He denied claims that the victim’s family was instructed by JIS to not speak to the media.

“They made their own decisions [in speaking to the media]. We will respect the privacy and human rights of the child, despite what the family chooses to do,” he said.

His words also contradicted the victim’s mother’s recent public statements stating that JIS had never contacted the family directly about the issue, or in person.

“We contacted the parents by telephone on March 21 and I personally met with the victim’s father the next day, discussing how the school could support the victim medically and emotionally,” he said. He added that the father had requested the incident details to be confidential.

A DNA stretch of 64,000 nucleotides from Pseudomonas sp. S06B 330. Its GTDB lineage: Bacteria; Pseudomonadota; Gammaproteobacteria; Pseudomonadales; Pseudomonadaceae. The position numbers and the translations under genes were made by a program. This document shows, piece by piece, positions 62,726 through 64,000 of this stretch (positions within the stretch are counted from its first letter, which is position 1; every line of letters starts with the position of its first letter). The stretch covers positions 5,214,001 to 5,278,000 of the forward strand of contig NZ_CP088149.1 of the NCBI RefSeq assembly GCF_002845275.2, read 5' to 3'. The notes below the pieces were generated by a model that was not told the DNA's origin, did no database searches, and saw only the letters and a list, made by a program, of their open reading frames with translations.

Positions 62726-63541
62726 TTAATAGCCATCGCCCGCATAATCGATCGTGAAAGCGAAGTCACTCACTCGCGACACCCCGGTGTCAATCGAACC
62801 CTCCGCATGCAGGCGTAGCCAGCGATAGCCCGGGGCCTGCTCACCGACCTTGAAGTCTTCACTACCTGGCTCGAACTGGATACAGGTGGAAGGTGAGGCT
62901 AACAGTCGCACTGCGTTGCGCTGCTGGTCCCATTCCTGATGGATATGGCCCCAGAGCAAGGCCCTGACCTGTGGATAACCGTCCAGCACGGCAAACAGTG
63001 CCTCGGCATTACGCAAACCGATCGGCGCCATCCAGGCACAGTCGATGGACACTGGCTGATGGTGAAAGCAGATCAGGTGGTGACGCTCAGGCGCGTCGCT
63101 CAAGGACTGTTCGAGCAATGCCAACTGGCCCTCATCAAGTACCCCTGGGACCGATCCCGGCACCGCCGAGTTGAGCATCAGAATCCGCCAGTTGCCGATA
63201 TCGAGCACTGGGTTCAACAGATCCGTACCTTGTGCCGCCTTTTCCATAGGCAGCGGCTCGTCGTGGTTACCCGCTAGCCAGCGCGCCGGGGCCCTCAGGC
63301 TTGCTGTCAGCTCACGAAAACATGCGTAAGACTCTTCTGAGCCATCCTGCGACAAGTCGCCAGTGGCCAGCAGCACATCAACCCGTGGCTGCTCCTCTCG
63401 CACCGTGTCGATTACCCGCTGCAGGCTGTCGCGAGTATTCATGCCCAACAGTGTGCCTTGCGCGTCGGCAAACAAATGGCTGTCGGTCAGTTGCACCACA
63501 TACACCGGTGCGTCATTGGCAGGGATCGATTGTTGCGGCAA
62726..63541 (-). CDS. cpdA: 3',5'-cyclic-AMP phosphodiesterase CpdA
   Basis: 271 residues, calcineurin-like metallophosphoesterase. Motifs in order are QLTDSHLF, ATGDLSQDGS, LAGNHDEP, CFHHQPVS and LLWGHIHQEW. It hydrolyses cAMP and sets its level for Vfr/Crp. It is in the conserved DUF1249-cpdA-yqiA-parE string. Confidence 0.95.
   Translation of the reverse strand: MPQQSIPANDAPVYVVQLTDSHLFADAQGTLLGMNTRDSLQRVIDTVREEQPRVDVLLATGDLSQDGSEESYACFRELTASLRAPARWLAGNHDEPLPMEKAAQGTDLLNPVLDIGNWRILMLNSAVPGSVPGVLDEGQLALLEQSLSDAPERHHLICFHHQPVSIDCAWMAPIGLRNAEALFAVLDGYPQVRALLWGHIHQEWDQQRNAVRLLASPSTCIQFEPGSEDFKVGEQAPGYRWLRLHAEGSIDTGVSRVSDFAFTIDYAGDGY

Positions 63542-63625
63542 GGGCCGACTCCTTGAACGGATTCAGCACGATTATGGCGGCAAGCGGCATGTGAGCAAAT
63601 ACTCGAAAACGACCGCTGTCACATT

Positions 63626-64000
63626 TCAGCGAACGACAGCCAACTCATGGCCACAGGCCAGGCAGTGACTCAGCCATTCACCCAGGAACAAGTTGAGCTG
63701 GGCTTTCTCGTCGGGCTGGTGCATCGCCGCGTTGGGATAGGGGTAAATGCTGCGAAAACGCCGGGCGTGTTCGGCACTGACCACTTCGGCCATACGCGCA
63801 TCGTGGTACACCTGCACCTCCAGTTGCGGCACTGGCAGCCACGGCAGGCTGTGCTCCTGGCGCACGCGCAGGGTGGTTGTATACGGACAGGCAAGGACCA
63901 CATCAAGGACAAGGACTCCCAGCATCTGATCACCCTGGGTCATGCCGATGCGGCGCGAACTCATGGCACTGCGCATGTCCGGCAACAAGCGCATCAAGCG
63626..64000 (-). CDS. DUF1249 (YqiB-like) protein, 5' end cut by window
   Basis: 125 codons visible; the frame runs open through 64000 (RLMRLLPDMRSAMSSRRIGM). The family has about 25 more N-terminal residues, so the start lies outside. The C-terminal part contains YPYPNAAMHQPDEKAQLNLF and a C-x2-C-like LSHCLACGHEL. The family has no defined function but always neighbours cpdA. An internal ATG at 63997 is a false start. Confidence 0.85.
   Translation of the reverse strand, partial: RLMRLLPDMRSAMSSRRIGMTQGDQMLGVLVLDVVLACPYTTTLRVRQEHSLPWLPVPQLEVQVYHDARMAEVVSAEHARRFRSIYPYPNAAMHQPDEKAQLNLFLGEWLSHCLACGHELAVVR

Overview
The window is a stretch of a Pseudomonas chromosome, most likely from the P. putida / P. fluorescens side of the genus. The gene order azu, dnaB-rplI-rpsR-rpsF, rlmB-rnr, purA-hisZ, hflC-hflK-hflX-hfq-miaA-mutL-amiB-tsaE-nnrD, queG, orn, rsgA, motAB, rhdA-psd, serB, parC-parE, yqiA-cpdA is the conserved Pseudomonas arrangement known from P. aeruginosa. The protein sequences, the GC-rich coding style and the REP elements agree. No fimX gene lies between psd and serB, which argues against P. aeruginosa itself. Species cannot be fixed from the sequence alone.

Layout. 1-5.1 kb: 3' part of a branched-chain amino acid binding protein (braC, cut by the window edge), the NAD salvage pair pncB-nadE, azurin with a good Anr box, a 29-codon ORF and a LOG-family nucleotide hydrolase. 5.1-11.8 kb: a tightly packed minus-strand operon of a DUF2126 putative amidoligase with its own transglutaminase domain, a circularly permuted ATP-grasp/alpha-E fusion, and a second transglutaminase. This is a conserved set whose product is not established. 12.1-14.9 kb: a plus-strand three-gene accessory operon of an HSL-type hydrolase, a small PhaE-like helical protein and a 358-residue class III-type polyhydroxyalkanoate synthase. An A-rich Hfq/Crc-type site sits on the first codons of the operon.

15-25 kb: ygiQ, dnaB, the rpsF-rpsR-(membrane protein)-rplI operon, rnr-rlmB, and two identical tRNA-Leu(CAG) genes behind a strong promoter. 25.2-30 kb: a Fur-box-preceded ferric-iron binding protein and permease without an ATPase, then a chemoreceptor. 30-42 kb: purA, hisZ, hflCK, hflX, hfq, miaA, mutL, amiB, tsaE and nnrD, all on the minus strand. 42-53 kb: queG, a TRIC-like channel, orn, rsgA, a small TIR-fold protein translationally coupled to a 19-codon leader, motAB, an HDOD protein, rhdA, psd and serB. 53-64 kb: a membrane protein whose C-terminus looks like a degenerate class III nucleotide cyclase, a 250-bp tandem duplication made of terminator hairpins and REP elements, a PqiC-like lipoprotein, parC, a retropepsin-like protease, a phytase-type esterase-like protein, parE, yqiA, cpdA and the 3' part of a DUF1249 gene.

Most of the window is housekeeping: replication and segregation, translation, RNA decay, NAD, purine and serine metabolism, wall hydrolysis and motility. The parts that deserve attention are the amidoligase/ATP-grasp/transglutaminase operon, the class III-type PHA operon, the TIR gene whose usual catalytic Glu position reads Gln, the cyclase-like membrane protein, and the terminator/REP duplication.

The school plans to launch its own independent investigation, which includes reevaluating its security practices, with help from the US, Australian and UK embassies.

Jakarta Police spokesman Sr. Comr. Rikwanto said 28 cleaning staff from the external cleaning service company ISS were taken for blood tests at Kramat Jati Police Hospital in East Jakarta on Monday. (dyl)